Later in the afternoon Father rang back and even though my not-so-grown-up was tempted to reject his call, I felt calmer so picked up. He was ringing to find out if I'd asked my cousin to make the stuffing for all the meat he and his friends had arranged for my 50th birthday party in a few weeks.
As if nothing had happened.
I'd forgotten this part about him.
Not the generosity. Focusing entirely on that is the only way I can be in an ongoing relationship with him.
I'd forgotten his ability to forgive.
One of the beautiful anomalies about someone with NPD is that they don't have the gene that allows them to see when they're wrong. It doesn't even occur to them that they could ever be wrong so forgiveness is easy for them. They're also devoid of empathy, so their version of forgiveness is the closest thing to empathy they have to give.
So here's the Based on True Story reveal...
It took getting furious with the one person who would forgive me, to finally unshackle my voice.
I also found out this afternoon that genuine moving-right-along forgiveness is the ultimate proof of non-judgement and acceptance. And it was only when the fresh air of my fathers forgiveness floated through that I felt the holes lack of them had created.
15 years ago I was living in my office. (My 'company' provided administration services to the rest of the offices). Others might have seen my living situation as pitiful but I was in a historic building in the middle of a botanic gardens so I felt privileged. My filing cabinet was my wardrobe and I slept under my desk on a row of pillows which turned out to be really good for my back. There was a shower in the females bathroom down the hall and I had a local laundry come pick up my washing once a week. Once others in the building realised I was living there, they would leave casseroles outside my door and if they were leaving late and my lights were out, they'd tap on my door and whisper Goodnight E.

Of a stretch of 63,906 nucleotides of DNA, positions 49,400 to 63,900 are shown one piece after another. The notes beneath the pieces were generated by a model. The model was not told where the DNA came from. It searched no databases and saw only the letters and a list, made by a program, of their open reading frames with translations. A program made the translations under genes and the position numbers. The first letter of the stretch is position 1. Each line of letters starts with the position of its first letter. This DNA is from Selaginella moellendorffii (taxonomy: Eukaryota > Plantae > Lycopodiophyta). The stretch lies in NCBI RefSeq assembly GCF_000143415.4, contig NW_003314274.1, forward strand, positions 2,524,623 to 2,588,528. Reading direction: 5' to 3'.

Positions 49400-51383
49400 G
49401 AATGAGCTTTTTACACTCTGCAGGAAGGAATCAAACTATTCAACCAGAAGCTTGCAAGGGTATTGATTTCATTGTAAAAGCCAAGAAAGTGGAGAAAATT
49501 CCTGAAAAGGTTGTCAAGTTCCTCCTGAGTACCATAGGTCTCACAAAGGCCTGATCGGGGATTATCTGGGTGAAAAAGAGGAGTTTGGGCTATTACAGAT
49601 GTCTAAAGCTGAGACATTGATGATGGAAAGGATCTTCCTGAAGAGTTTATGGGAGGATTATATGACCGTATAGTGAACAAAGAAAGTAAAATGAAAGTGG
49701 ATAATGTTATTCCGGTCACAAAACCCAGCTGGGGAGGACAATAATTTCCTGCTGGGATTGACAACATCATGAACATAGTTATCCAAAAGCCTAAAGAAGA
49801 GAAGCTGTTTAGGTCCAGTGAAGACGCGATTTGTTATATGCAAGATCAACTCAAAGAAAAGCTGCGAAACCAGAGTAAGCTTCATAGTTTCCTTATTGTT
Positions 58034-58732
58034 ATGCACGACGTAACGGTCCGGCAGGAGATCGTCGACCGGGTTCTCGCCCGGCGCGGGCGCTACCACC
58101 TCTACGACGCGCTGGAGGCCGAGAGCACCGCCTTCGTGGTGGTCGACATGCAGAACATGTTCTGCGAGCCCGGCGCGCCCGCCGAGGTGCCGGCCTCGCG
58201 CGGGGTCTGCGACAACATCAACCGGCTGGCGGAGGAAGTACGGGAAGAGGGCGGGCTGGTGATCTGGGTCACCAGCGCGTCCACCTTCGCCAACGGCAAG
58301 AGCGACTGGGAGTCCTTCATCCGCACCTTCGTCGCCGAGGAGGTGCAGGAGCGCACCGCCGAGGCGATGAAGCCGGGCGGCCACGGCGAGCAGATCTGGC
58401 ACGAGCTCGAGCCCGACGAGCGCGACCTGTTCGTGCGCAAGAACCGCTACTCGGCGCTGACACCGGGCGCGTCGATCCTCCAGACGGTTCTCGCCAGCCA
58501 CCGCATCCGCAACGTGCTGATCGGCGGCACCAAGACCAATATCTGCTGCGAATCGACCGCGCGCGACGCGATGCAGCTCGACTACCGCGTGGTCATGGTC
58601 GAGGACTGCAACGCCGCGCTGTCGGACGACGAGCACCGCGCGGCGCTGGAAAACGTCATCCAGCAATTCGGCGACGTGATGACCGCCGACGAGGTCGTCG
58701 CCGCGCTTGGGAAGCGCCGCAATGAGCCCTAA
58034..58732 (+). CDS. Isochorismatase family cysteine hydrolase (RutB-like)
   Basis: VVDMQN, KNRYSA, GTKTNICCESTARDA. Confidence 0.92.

The only thing I had to avoid were the security guards who would often shine their torches through my reception window but I always arranged my pillows at just the right angle under my desk so they wouldn't see me.
A company just down the hall from me were a couple in their early 40's who worked together. She was extremely outgoing, he was extremely not. Naturally they were among the first to notice I was living there and were curious about my background. Dangerous question for anyone to ask if they've got an appointment in the next 3 days! I never hold back and went on to share that not only was I poor (obviously) but that I had severe depression. I was then really surprised when the guy admitted he suffered from depression too. I was even more surprised when he explained that it was from an overwhelming feeling of helplessness at not being able to do anything about the worlds problems. It had never occurred to me that there might be other sorts of depressions. Sure the root was helplessness - but that it was triggered by other peoples suffering was what moved me.
Ever since then, whenever my breath is taken away and replaced by a stream of tears at terminal injustice, I think of him.